You’ll know when it’s time. She’ll tell you. It will be sad, but you’ll know it’s the right thing to do.
Except it’s not happening that way at all. None of this makes any sense, and every decision seems wrong. She walks so slowly and can hardly be bothered to eat. It must be time, right? Today is the day. But then she seemed so content to lie in the grass and wagged her tail a bit when you said her name. It’s too soon. It has to be too soon. She’s saying she isn’t ready. Let’s see how tonight goes.
People with aging and ailing pets are all too familiar with this agony. In the abstract, it is easy to understand how and when euthanasia is the compassionate choice. Nobody, after all, wants to see animals suffer without recourse, and we’re lucky to have the option available when necessary.
But up close and personal, choosing to euthanize a beloved friend is an act of staggering responsibility. The common assurance that you’ll “just know” is well-intentioned, but a terrible disservice when you find that you don’t. You are ensnared by a confusing and shifting tangle of emotions, complicating an already sorrowful dilemma with guilt and self-doubt. You’re on the verge of deciding one moment, and hating yourself for it the next. How is anyone supposed to make such a painful and irrevocable choice under these circumstances?
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Although I’m asked on a regular basis, I don’t know that I have a very good answer. There just isn’t a preordained set of symptoms that make it the “right time.” Even as a veterinarian, I’ve come to see this matter as more personal than medical. That’s not to say that science and medicine don’t inform the discussion, but once that part is dealt with, we are left with a fuzzy question. Does this animal still have an acceptable quality of life? I find that this is where people struggle the most. They so desperately want this question to have an unequivocal answer. They want to know, with precise certainty, that today is the right day.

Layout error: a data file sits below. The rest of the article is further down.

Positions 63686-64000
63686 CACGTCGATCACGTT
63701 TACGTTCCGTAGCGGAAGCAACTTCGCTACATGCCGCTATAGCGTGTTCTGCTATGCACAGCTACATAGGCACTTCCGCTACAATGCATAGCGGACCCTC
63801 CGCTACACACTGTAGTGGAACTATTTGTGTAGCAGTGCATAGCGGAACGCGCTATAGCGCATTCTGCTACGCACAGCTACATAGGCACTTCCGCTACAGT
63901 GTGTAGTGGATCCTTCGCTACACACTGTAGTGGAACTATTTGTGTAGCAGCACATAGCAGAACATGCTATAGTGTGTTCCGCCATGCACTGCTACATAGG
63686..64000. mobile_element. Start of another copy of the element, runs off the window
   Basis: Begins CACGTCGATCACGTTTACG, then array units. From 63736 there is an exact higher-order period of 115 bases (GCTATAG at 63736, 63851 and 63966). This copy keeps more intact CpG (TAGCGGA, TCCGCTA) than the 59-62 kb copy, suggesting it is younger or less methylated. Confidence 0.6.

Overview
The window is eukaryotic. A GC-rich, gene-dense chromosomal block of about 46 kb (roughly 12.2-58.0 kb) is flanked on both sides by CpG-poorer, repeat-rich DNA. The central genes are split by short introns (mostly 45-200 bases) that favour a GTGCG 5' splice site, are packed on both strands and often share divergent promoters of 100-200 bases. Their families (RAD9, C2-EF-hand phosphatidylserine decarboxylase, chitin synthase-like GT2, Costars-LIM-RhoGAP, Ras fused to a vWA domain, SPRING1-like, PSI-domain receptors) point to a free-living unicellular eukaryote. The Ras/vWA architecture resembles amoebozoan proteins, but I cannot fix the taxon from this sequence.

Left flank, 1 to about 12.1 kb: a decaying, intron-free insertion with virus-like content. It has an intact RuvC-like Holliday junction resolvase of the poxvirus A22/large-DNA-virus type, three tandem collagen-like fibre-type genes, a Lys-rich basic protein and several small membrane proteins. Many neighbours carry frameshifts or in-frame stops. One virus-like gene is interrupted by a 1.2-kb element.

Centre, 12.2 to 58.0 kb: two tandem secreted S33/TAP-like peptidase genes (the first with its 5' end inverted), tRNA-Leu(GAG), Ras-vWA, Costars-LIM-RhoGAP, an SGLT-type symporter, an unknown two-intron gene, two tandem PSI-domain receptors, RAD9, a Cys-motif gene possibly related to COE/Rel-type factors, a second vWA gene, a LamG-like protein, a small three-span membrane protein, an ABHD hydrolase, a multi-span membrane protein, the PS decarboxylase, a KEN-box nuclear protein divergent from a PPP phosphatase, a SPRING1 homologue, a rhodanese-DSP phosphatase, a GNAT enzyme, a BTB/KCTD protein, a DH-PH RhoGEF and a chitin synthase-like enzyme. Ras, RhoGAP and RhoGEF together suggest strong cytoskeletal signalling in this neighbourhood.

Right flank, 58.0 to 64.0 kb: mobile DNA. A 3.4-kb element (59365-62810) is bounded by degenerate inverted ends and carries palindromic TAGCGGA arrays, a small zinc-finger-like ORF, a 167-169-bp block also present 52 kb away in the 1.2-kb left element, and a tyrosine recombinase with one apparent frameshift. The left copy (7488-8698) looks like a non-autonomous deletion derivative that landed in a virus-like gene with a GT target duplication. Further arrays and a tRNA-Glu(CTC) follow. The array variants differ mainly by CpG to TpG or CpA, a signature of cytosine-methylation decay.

It’s one thing when an animal becomes acutely ill with a grave condition. The decision is beyond our control, and there’s an awful clarity to be found in that kind of tragedy. But so many animals spiral slowly into decline. From day to day, there is hardly any change at all. It makes the decision seem so arbitrary. Why should we do this today when things will be essentially the same tomorrow?
Only when we close our eyes and think back—three, six, 12 months—can we see how the decay has spread. I remember my own dog’s final days. He was tired and distant. I couldn’t even tell you how or when he got that way, it was so incremental. I’d wake up in the morning and immediately check to see if he was breathing. He was. And I’d have trouble sorting out if that was a good thing. If only he’d pass away in his sleep. If only the universe would just make this decision so I don’t have to.
We don’t often get that luxury. If you share your life with animals, there will almost certainly come a day when you are forced down this emotionally treacherous path. You will need to think hard and seek help. Talk with your friends and family. Talk to your veterinarian, and know your options. But acknowledge that things may never be as clear as you want them to be. Guilt and regret will trick you into beating yourself up no matter what you decide, and that’s only human. But those feelings are poisonous. You don’t need them right now.
Focus your emotions where they belong—on how much you love your friend, and how that love is guiding every decision you make right now. So long as that remains front and center, you don’t have to worry about choosing the right time. The right time will be whichever one you choose.